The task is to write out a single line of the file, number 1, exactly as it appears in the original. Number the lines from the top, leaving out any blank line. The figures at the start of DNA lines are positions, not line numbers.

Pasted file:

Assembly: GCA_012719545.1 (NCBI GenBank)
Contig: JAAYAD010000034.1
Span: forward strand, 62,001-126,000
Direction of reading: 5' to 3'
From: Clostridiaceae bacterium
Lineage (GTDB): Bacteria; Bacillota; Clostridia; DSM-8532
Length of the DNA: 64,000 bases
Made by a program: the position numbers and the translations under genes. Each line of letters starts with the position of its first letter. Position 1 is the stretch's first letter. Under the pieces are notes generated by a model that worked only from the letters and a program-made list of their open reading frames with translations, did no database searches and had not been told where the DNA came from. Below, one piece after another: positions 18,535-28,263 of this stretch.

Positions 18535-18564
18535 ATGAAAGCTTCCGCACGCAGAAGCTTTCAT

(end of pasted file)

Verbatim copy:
Assembly: GCA_012719545.1 (NCBI GenBank)